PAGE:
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Simple question: is this a correct symbolic formulation of the idea that one symbol can't mean two different things at the same time?

((x = y) ∧ (x = z)) → y = z

If not, what would be a correct one?

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    You can not express what you say symbolically in first order predicate logic. The idea that symbols retain their referents in different places (or that they even have referents) is meta-theoretical, and first order logic simply lacks means to express it. In your formula x,y,z refer to objects, not symbols, that would require writing something like "x", etc. You can not even express that the relation symbol "=" means what you want it to mean, your formula simply says that the relation so symbolized is transitive. – Conifold Apr 27 '17 at 20:55
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The answer is a bit complicated.

First, let's start with the symbolic formulation you wrote:

((x = y) ∧ (x = z)) → y = z

I assume that this is intended to be a formula in standard (first-order) logic. In words, this formula says: "If x is identical to y, and x is identical to z, then y and z are identical to each other." This is true. If y and z are identical to the same thing, they are identical to each other.

Identity is actually a fairly subtle concept, so we need to be careful in interpreting this formula. First of all, this formula neither asserts nor presupposes the existence of more than one object. In other words, the formula would remain true even in a world that had exactly one object. This is important because it's easy to get the sense that we are talking about three different things here: x, y, and z. But if the formula is true, we're actually only talking about one thing: the thing to which x, y and z are all identical.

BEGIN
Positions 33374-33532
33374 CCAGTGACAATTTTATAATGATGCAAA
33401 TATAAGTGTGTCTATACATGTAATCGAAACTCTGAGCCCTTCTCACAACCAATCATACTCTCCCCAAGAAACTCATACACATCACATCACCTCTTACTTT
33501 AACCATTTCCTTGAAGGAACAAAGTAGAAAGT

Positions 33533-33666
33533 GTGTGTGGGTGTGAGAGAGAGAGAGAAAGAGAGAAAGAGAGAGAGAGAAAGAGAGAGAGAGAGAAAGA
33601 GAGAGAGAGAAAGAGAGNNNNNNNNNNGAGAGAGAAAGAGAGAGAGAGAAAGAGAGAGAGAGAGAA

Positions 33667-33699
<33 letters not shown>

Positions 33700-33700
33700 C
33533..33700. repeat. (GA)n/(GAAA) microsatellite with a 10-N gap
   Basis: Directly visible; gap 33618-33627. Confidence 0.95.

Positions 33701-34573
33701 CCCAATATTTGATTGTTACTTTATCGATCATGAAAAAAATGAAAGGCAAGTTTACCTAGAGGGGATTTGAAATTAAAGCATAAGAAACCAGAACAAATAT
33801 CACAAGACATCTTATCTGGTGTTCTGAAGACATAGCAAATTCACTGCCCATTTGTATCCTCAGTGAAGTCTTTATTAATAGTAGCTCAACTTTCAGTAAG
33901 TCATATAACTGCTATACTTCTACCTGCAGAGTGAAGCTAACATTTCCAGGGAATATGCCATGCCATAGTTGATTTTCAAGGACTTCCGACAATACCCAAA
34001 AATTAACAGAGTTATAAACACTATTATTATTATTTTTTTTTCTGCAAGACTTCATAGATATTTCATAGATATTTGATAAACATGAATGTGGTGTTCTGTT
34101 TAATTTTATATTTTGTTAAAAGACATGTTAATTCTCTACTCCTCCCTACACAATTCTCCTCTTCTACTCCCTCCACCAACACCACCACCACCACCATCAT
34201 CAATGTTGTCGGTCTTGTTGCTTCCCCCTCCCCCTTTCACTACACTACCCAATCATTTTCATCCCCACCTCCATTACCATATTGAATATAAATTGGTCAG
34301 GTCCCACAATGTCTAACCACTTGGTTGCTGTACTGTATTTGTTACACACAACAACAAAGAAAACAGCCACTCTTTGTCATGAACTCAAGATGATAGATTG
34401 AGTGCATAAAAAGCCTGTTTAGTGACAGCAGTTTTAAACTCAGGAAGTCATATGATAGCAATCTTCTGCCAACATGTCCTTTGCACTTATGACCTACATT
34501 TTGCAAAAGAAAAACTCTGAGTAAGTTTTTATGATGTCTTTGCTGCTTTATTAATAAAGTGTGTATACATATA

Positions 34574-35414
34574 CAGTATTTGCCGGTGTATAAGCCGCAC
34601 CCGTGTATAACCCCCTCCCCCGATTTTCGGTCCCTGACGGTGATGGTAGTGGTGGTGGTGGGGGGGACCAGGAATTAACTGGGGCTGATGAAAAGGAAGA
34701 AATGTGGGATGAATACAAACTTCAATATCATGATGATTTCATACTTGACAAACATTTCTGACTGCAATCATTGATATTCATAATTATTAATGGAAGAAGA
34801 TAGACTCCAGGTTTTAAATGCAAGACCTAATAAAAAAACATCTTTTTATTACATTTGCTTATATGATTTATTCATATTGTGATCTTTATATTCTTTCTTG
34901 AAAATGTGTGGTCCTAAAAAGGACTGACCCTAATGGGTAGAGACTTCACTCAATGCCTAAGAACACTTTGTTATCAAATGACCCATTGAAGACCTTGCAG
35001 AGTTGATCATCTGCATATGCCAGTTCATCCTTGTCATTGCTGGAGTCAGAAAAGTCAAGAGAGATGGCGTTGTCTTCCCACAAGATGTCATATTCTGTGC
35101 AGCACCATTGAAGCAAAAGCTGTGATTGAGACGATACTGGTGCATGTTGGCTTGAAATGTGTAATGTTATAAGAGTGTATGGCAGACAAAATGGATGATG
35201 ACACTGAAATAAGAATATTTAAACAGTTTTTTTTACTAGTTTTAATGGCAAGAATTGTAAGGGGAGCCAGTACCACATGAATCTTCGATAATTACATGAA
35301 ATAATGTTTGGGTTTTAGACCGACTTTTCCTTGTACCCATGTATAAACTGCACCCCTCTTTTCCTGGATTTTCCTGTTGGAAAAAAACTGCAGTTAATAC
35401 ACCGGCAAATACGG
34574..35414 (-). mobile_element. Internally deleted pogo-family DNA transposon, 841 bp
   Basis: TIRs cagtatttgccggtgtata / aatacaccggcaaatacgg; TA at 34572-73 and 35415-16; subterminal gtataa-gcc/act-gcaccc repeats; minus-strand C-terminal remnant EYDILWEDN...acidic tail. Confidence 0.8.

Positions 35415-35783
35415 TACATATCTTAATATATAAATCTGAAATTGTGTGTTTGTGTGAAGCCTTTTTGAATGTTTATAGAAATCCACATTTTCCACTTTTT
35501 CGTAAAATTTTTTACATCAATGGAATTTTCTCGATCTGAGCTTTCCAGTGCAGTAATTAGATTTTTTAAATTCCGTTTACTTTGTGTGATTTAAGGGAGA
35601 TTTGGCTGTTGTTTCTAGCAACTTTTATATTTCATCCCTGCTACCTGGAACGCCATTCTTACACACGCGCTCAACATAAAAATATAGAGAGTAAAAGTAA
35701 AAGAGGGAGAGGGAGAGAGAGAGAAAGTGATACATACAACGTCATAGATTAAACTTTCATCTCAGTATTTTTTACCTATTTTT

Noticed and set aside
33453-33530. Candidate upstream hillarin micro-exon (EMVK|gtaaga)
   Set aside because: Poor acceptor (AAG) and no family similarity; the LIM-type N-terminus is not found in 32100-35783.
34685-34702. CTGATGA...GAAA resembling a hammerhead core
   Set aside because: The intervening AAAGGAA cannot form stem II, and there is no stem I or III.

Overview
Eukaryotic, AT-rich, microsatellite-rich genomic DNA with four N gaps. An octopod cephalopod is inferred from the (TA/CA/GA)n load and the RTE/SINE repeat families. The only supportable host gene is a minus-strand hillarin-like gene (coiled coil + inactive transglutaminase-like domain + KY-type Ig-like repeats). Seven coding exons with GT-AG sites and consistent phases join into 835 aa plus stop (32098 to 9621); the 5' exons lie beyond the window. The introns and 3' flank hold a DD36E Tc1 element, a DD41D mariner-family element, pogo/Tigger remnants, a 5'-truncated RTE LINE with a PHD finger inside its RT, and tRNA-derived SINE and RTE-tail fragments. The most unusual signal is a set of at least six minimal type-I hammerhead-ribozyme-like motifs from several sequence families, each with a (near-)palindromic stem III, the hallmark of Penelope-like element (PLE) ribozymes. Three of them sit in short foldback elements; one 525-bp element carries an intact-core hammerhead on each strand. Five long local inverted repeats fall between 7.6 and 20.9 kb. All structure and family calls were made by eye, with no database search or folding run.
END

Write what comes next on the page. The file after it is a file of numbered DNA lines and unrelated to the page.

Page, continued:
A more helpful way of thinking about the formula 'x=y' is as follows. In order to tell whether this formula is true, we first ask: what does the symbol 'x' refer to? And what does the symbol 'y' refer to? If we find that these two symbols refer to the same individual object, then 'x=y' is true. However, there is a subtlety here also. What I just said is a description of what we do to figure out whether the formula is true. It is not what the formula itself says. The formula 'x=y' is not even talking about symbols or reference. The symbol 'x' is used in the formula, but it is not mentioned.

You asked: is this the correct symbolic formulation for the idea that one symbol can't refer to two different things? (I made one change to your question; I'll get back to that.) Well, it is true that one symbol cannot refer to two different things (in first order logic) 1. That is a fact about the semantics of first-order logic. And ultimately, it is this fact about the semantics of first-order logic that makes your symbolic formulation true. Because 'x' cannot refer to two different things, if it is coreferential with 'y' and 'z' then those terms are coreferential themselves. But your symbolic formulation does not say this.

I changed your question to be about reference rather than meaning. That's because, in first-order logic, formulas and symbols are not explicitly associated with meanings. A possible formulation for your original idea (in first order logic), then, is:

S(x) & M(x,a) & M(x,b) → a=b

Where 'S(x)' means 'x is a symbol," and 'M(x,a)' means 'x has the meaning a.' This formulation regards both symbols and meanings as first-order entities.


1 More precisely: one symbol cannot refer to more than one thing, given an assignment function.

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You can denote the symbol or name of x by f(x) and the symbol or name of y by f(y). Then the implication f(x) = f(y) → x = y excludes that different objects have same name: If the names are equal, then the objects are equal.

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